Friday, January 11, 2013

Hal Lindsey Report: 1/4/2013

Facebook owes you money!

China's Christians, on social media, undaunted

LONDON (BP) -- Chinese Christians are sharing their faith on Weibo, China's giant state-regulated social network -- and some are beginning to challenge censorship by speaking out against religious persecution, according to a report by World Watch Monitor (formerly Compass Direct News).

When the Christian band Rainbow Come appeared on China's equivalent of "The X Factor," Christians turned to social networking to drum up votes for the band so their music could reach more Chinese, WWM recounts.

Within a few days, thousands of votes had been posted for Rainbow Come, according to China's Gospel Times, enough to propel them to a leading position in the seventh round of "Chinese Dream" on Zhejiang Television in early January. Such is the power of social networking -- even in China, which has officially banned Facebook and Twitter.


NFL PLAYOFFS: Texans linebacker Bradie James goes from 'mess' to 'message'

HOUSTON (BP) -- When Bradie James steps onto the field for the Houston Texans' playoff matchup with New England on Sunday, plenty of his teammates and opponents will be playing for themselves.

James knows, because he used to be one of them.

"Playing football, everything is all about who becomes a champion," James said. "In my game sometimes, it's all about who has the biggest ego, who has the biggest car or the house and this and that. I was living a worldly life. I was living for myself."

A starting linebacker for the Texans, James eventually came to a crisis of faith as he began to question why he played football. He started going to church and trying to understand where he placed his faith. He picked up a Bible and started reading.

James shares his testimony in a video on the "I am Second" website. "I am Second" is a movement that tells the stories of actors, athletes, musicians, business leaders and others who have seen the Lord transform their lives.


Christians Respond to Giglio's Withdrawal: New Era of Religious Intolerance in America?

By Lillian Kwon , Christian Post Reporter
January 10, 2013|5:36 pm

Pastor Louie Giglio's withdrawal from President Barack Obama's inauguration ceremony has left Christians lamenting over what they see as a new era of religious intolerance.

More specifically, anyone who holds the view that homosexuality is a sin is being forced out of the public square.
Russell Moore, a Southern Baptist theologian, put it this way: "When it is now impossible for one who holds to the catholic Christian view of marriage and the gospel to pray at a public event, we now have a de facto established state church.
"Just as the pre-constitutional Anglican and congregational churches required a license to preach in order to exclude Baptists, the new state church requires a 'license' of embracing sexual liberation in all its forms."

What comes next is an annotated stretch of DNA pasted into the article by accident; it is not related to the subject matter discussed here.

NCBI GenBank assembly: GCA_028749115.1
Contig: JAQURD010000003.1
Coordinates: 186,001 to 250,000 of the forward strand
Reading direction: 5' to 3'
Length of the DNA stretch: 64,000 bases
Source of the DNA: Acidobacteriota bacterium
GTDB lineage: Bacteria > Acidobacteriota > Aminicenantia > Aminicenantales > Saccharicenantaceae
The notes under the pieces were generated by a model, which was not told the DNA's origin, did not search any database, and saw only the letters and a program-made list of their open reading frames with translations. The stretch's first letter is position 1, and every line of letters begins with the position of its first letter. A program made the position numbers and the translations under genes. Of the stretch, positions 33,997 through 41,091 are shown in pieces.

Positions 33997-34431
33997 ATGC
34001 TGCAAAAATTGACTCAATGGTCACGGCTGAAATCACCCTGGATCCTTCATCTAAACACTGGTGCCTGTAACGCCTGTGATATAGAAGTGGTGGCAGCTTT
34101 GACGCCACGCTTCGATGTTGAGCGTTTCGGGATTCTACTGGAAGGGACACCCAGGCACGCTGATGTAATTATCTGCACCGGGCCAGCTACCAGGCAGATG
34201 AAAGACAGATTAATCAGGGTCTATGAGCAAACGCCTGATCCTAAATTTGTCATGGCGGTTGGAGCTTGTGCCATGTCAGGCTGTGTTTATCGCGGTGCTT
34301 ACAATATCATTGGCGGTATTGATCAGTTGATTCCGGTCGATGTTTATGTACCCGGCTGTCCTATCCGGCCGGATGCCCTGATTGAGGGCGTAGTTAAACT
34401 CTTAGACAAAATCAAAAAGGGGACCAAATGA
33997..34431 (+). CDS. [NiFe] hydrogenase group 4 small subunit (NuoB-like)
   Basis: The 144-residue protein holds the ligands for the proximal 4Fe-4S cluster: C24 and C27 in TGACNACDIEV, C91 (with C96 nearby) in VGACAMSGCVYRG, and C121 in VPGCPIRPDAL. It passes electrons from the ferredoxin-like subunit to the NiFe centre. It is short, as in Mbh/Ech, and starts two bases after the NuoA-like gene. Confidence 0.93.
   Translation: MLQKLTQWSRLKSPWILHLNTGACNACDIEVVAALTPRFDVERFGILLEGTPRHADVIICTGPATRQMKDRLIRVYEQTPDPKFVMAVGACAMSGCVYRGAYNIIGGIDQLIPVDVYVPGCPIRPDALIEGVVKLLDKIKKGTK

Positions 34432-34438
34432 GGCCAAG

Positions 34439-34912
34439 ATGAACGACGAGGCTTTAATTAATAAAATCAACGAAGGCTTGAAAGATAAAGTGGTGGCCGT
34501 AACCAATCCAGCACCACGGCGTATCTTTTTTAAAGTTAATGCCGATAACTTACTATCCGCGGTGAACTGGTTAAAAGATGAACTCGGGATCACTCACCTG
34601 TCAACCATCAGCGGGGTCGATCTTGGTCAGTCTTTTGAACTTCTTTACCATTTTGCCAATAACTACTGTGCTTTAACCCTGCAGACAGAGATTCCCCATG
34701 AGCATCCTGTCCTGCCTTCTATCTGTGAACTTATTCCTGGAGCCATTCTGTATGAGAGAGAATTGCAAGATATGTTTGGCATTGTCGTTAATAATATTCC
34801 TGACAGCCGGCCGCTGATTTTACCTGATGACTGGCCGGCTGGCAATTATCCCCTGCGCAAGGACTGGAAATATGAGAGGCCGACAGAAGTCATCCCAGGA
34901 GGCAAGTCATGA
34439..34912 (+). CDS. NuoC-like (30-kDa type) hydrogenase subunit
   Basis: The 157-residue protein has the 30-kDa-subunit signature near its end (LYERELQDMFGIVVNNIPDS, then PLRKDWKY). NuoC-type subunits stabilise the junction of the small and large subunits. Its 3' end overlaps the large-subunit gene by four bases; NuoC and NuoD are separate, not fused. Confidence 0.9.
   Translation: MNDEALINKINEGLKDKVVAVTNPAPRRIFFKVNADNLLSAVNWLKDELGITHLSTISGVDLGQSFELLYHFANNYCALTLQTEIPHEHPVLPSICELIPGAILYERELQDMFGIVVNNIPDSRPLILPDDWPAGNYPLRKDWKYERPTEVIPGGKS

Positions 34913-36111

Giglio, founder of the Passion conferences and Passion City Church in Roswell, Ga., had been invited to deliver the benediction during Obama's inauguration ceremony on Jan. 21. He accepted the invitation and told The Christian Post earlier this week that he was honored to lead the nation in prayer.
But the pastor began to face criticism when the liberal blog Think Progress pointed to an "anti-gay" sermon Giglio delivered almost 20 years ago. In that sermon, Giglio affirms homosexuality as a sin, says Christians must respond to the "aggressive" homosexual agenda, and stresses that all are sinners and in need of the healing power of Jesus.

Can We End Human Trafficking?

Wilton church offering will provide Internet for African clinic

While the political situation in the Central African Republic remains unpredictable, one thing is certain — at some point in the next few months, a clinic there will receive vital Internet service through the giving of folks from Sunne Lutheran Church in Wilton.
This past Christmas, Sunne members donated to its second “Half a Christmas” offering over and above its target goal of $6,000.
That $6,000 was the cost estimated to install Internet service at Emmanuel Health Center in the C.A.R. town of Gallo, which would allow staff there access to life-saving medical advice and information from anywhere.
Built by Lutheran Partners in Global Ministry and other Lutheran partners around the world, the hospital is in a community that does not have cell service, a landline, postal service or Internet, and whose electricity is provided by solar-powered batteries and a generator.
When the giving was counted shortly after Christmas, Sunne contributors had given $8,360, said the Rev. Paul Schauer, Sunne’s pastor.


MSNBC’s Lawrence O’Donnell Mocks the Bible & Urges Obama to Exclude it From the Inauguration

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Atheist activists aren’t the only ones looking to nix the Bible and references to God from President Barack Obama’s inauguration. MSNBC’s Lawrence O’Donnell also took aim at the holy book today, dismissing its purportedly heinous contents and urging the president not to include it in his Jan. 21 inaugural ceremony.
After discussing Pastor Louie Giglio’s recent decision to remove himself from Obama’s choice of benediction speakers, O’Donnell launched into a tirade against the Bible and its presence at the historical event. In addition to defending the gay rights movement against Giglio’s nearly-20-year-old sermon, the MSNBC host dismissed the Bible as an antiquated book that virtually nobody can agree with in its entirety.